Son's pride over Dunbar soldier's help for veterans
A Second World War soldier has helped fellow veterans in need of care live their lives to the full thanks to a gift from beyond the grave.
The late Michael O’Donnell, from Dunbar, left a bequest which partially funded accommodation for five ex-service personnel at the Veterans Village on the Erskine Estate, near Bishopton in Renfrewshire.
Mr O’Donnell, who was born in Leith in 1920, was a soldier in the Highland Light Infantry, signing up in 1939 and eventually leaving the Army as a Warrant Officer in 1946.
He was reluctant to discuss his time in the military but wanted to repay others for their sacrifice by leaving most of his estate to the Erskine charity.
Mr O’Donnell’s son, Keith, will now make a poignant visit to the apartments which have been named Kimberlea House in memory of his father and his home in Dunbar.
Keith said: “My father rarely spoke about the war although we do know that he never lost an appreciation that he was one of the lucky ones, he came home.
“It was no surprise to me that he wanted to leave all his assets to charity, the bulk of which he left to Erskine to help support the marvellous work they do caring for veterans.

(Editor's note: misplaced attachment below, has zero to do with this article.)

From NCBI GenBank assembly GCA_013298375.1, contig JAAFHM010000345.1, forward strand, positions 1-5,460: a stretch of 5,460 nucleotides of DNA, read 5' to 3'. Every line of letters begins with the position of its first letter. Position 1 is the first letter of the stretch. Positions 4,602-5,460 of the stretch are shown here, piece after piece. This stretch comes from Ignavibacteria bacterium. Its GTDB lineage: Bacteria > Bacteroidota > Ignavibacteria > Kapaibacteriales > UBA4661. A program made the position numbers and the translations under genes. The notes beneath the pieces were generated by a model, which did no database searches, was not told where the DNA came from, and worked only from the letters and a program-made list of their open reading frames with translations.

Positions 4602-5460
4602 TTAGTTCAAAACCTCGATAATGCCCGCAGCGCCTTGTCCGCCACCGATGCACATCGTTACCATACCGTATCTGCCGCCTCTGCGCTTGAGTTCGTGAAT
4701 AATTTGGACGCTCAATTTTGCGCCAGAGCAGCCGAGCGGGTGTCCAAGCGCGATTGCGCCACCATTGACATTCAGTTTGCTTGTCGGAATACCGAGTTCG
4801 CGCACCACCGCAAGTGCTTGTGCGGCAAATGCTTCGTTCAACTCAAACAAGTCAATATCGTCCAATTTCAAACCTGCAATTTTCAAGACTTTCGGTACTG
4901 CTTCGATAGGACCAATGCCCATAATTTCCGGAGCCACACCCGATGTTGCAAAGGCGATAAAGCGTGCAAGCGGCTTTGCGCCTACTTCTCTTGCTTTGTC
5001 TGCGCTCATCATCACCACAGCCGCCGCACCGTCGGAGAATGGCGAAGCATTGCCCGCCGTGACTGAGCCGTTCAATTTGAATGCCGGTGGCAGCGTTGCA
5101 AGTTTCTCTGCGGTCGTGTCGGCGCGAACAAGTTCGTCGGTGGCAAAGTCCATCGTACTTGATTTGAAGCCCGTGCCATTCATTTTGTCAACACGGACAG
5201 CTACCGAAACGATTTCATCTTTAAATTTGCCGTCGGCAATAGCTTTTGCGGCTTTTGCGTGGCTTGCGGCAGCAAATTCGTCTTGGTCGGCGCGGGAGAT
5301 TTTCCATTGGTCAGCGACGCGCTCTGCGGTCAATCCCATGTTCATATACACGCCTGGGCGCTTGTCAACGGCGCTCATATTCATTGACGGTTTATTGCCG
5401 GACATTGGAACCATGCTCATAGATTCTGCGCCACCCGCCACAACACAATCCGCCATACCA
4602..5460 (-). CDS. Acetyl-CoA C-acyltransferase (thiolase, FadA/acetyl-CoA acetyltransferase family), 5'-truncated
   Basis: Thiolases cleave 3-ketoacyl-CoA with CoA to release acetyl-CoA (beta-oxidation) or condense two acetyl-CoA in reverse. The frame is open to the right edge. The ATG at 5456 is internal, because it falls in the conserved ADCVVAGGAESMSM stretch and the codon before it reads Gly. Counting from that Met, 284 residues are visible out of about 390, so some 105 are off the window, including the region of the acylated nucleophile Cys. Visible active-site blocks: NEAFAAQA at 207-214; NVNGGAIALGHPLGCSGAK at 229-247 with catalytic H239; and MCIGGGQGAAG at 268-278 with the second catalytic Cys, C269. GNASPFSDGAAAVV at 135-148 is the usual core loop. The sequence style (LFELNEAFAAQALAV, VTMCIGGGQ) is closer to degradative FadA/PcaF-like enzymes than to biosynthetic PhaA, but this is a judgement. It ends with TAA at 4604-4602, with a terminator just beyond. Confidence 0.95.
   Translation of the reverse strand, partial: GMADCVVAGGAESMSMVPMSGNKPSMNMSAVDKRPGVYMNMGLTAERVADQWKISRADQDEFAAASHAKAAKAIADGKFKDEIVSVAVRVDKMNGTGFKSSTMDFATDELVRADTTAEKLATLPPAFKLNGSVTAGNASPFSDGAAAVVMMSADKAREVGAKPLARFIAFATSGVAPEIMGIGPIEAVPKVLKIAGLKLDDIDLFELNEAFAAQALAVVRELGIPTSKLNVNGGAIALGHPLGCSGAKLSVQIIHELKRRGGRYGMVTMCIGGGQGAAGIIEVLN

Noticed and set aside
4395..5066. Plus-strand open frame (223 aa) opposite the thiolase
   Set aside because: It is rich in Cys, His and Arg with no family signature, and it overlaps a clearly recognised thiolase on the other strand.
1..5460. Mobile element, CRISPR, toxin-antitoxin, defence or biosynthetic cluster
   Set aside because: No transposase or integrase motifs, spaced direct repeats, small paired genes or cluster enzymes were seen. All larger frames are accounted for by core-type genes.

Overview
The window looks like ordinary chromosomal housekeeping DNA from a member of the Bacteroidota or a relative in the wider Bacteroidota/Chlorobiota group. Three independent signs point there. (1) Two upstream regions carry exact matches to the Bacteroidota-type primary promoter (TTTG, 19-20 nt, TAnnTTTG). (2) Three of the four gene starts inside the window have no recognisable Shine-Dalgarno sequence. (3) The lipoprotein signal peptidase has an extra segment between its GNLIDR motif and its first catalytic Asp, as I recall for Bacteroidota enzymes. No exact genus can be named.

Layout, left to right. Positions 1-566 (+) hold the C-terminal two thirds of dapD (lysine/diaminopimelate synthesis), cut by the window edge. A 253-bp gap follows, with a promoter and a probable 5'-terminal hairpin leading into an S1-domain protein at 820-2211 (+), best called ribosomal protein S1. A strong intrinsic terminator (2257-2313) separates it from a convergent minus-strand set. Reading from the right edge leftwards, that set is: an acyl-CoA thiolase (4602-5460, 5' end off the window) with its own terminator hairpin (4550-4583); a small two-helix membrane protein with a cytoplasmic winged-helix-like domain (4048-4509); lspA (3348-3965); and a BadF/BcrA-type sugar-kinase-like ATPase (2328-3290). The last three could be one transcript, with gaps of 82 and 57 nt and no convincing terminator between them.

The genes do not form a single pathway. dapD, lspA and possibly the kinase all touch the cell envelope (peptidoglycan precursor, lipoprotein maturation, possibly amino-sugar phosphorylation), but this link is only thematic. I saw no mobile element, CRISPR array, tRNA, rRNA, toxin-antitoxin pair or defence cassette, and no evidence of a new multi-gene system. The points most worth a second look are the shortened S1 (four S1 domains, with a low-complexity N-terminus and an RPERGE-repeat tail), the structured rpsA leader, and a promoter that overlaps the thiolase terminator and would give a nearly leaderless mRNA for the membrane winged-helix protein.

“We are all immensely proud of the facility which Erskine has created with his legacy.”
Erskine Chief Executive Ian Cumming MBE said: “We are extremely grateful to Michael O’Donnell for his generosity in remembering our veterans in his will. His gift has transformed the lives of veterans that had a specialist housing need. They now live independently in a safe and peaceful home environment, with help and support from us when required.
“Mr O’Donnell’s kindness will continue to improve the lives of many and he will not be forgotten.”
Mr O’Donnell was orphaned at the age of 14 and moved to Berwick on Tweed to live with one of his older sisters and her husband. He started work in Liptons in Berwick in 1934 and in 1939 moved to Liptons in Dunbar. It was in Dunbar that he met Betty Knox and they married in 1940, having three children.
He returned to Dunbar after the war and continued to work with Liptons until he retired in 1982. He was always active in the community including Rotary, the local Traders’ Association, the Scout Association, the Day Centre and latterly the Probus Club. On his 90th birthday in 2010 he received an award from Dunbar Community Council in recognition of his contribution to the community over the previous 60 years. He died peacefully in April last year.